And Rabbi Joshua Hammerman thought he had a “Tebow Problem” before. Back in 2011, the columnist at The Jewish Week fretted that the Tim Tebow-led Denver Broncos might beat his “beloved” New England Patriots in the upcoming AFC championship game. But his wasn’t a fan’s normal pre-game nervousness. It was the hand-wringing of a liberal bigot.
Hammerman imagined that the rubes in fly-over country regarded the “blue-clad Patriots, from the bluest of blue states” as the “Sons of Darkness, with their perfectly coiffed Hollywood quarter back” their “diabolical hoodie-clad coach” and “the most identifiably Jewish owner in sports.” Against Tebow, the “poster boy of the Christian right,” they’d be “playing the role of Pilate.” (In the event, the Broncos lost, forestalling Tebow’s Christian fans from “burning mosques, bashing gays and indiscriminately banishing immigrants” in celebration, as Hammerman had warned.)
The Olympic Games, which begin this week, is an exhibition of the sportsmanship, teamwork, and the competitive spirit that make sports so enjoyable. But for many in the media, sports is just another excuse to engage in divisive political commentary. The sports media transform an apolitical past-time into a forum for their own politics.
Progressives have actively attempted to remake the Olympics into a celebration of their own political ideals. From calls to make the summer Games “a forum for the promotion of LGBT rights,” to criticism of the International Olympic Committee as “the 1 percent of the 1 percent,” lefties care less about the thrill of victory and the agony of defeat than using the world’s biggest sporting event to pound for their pet causes.
Wherever devout Christian quarterback Tim Tebow goes, he is dogged by the hatred of those who cannot stand him or his faith. Tebow was traded from the Denver Broncos to the New York Jets amid much media fanfare, and some sportswriters naturally used the occasion to engage in personal attacks on Tebow, his religion, and his fans.
MSNBC invited Nation sports editor Dave Zirin to give his opinion on Tebow’s move to New York. Zirin bizarrely argued that “there are a lot of LGBT people that live in New York City who are also football fans”and that “the new, possibly, starting quarterback for the New York Jets wants them to move backwards 30 or 40 years.”(The Denver Broncos refused to participate in anti-heterosexual Dan Savage’s “It Gets Better Project” when Tebow was still on the Broncos, drawing the ire of the gay community and the left-wing media.)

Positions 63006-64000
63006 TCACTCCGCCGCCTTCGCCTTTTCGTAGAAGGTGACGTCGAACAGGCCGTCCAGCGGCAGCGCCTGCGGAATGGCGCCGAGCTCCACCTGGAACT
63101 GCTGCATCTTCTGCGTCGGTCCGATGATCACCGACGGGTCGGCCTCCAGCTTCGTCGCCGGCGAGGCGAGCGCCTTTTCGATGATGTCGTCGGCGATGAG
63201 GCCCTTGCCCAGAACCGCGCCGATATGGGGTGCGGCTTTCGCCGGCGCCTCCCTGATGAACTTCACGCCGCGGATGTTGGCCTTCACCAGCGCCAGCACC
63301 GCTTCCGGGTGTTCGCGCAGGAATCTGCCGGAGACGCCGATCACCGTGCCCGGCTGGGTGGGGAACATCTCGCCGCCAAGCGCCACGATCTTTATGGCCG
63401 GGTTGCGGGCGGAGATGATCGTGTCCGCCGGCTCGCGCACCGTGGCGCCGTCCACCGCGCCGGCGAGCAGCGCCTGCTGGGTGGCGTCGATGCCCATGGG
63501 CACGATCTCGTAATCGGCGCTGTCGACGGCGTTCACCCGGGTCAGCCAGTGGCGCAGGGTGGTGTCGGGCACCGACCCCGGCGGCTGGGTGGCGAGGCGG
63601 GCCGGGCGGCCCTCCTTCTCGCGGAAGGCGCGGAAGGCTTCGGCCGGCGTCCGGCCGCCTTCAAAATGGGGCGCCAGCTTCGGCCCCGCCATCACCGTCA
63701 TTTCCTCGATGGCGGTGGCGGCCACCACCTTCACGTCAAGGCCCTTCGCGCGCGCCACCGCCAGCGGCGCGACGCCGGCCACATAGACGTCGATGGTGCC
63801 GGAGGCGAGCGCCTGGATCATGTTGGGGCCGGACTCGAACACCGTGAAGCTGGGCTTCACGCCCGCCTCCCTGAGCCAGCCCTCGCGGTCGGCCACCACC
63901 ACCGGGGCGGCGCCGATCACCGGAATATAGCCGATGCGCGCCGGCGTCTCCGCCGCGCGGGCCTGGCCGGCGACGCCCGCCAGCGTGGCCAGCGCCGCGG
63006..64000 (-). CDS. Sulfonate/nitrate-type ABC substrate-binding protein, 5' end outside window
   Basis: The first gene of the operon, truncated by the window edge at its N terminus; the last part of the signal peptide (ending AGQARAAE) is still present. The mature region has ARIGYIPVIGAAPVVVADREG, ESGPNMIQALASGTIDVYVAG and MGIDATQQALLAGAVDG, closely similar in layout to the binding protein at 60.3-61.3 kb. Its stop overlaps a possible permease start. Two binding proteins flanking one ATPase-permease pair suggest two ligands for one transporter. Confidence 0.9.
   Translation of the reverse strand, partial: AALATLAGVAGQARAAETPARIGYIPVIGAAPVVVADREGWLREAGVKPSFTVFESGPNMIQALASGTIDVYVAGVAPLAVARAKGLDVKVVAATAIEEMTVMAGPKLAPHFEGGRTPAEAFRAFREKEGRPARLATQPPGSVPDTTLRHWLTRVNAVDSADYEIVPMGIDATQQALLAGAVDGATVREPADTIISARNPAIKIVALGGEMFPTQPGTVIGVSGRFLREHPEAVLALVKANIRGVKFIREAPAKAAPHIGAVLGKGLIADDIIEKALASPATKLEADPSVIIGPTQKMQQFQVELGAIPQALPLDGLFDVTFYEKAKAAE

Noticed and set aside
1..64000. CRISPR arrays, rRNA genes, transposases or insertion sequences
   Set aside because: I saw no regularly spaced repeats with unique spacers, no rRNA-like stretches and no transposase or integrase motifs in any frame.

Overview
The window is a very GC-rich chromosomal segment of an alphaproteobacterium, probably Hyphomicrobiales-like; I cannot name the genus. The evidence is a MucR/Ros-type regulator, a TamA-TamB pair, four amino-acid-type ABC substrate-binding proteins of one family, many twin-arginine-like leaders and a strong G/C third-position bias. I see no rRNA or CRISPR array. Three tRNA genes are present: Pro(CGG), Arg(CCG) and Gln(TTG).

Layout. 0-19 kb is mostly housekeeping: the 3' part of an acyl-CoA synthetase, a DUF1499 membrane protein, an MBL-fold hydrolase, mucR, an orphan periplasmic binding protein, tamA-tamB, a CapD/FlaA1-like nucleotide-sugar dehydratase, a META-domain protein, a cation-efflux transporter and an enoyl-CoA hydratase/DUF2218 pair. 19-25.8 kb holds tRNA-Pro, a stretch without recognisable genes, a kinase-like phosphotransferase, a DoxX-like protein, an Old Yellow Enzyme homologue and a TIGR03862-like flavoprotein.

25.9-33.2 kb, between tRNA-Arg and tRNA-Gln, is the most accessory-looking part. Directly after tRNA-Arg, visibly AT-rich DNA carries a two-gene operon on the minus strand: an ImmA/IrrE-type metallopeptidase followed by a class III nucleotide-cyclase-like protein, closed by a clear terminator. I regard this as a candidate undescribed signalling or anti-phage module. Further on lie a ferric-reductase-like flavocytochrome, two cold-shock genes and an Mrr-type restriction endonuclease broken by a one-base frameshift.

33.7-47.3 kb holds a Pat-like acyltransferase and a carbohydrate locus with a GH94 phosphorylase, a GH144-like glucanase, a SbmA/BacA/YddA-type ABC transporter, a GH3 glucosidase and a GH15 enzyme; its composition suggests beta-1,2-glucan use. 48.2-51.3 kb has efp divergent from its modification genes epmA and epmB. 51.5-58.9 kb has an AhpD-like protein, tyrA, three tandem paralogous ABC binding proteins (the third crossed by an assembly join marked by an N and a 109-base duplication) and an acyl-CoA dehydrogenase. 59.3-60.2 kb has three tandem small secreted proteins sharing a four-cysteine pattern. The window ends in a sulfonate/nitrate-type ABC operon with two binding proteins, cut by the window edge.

MSNBC can't even keep liberal politics out of sports. Nation sports editor Dave Zirin appeared on the cable network, Wednesday, to hyperventilate over the announcement that Tim Tebow has been traded to the New York Jets. Zirin berated, "...There are a lot of LGBT people that live in New York City who are also football fans and they might want to know why the new, possibly, starting quarterback for the New York Jets wants them to move backwards 30 or 40 years."
Why does Tebow want to set gays back 40 years? Because he once did a very mild pro-life commercial for Focus on the Family? Completely going off on a tangent, Zirin whined, "Now, I don't want to shock you, Tamron, but there are a lot of women in New York who use birth control." [See video below. MP3 audio here.]
Support the Orlando Magic, support war in Iraq? That's what MSNBC's favorite leftist sports guru, Dave Zirin of The Nation magazine, argued on taxpayer-subsidized Pacifica Radio's Democracy Now on Friday. Blackwater CEO Erik Prince is the brother-in-law of Magic owner (and conservative funder) Dick DeVos. So Zirin thought NBA fans ought to think twice:
I mean, I don’t think a majority of sports fans, when they go see an Orlando Magic game and cheer for players like Dwight Howard or Jameer Nelson, are saying, "I’m also buying a ticket to support Blackwater’s efforts in Iraq!" No, that—and effectively, though, that’s what they have us doing. It’s coercive, and I’m against it.
Zirin doesn't say Erik Prince actually owns the Magic, he just draws a Crayola line to him. Zirin also argued it was "money laundering" for sports owners to accept public money for stadiums and then hold political fundraisers in them. His villain was Arizona Diamondbacks owner Ken Kendrick, who supports the SB-1070 immigration law:
MSNBC on Monday featured the Nation magazine’s sports editor to rant against Rush Limbaugh as a "unreconstructed racist," a "swine" and also lobby that the conservative host shouldn’t be allowed to purchase the St. Louis Rams football team. Morning Meeting guest host Contessa Brewer completely ignored the left-wing affiliation of Dave Zirin and identified him only as "sports writer." [Audio available here.]
Raging against the idea that the Limbaugh might soon own a football team, Zirin asserted that the issue is "about having somebody in an NFL owners box who [players] know views them with naked and open contempt because of the color of their skin." He fumed that the radio star is someone who "has made hundreds of millions now on the issues of hatred and division."
Zirin even used a dubious, disputed quote that he assigned to Limbaugh: "[Players] don't want an owner who has said slavery was a good thing because it made the streets safer." A Google News search finds this supposed comment attributed to the host: "I mean, let's face it, we didn't have slavery in this country for over 100 years because it was a bad thing. Quite the opposite: Slavery built the South. I’m not saying we should bring it back; I’m just saying it had its merits. For one thing, the streets were safer after dark."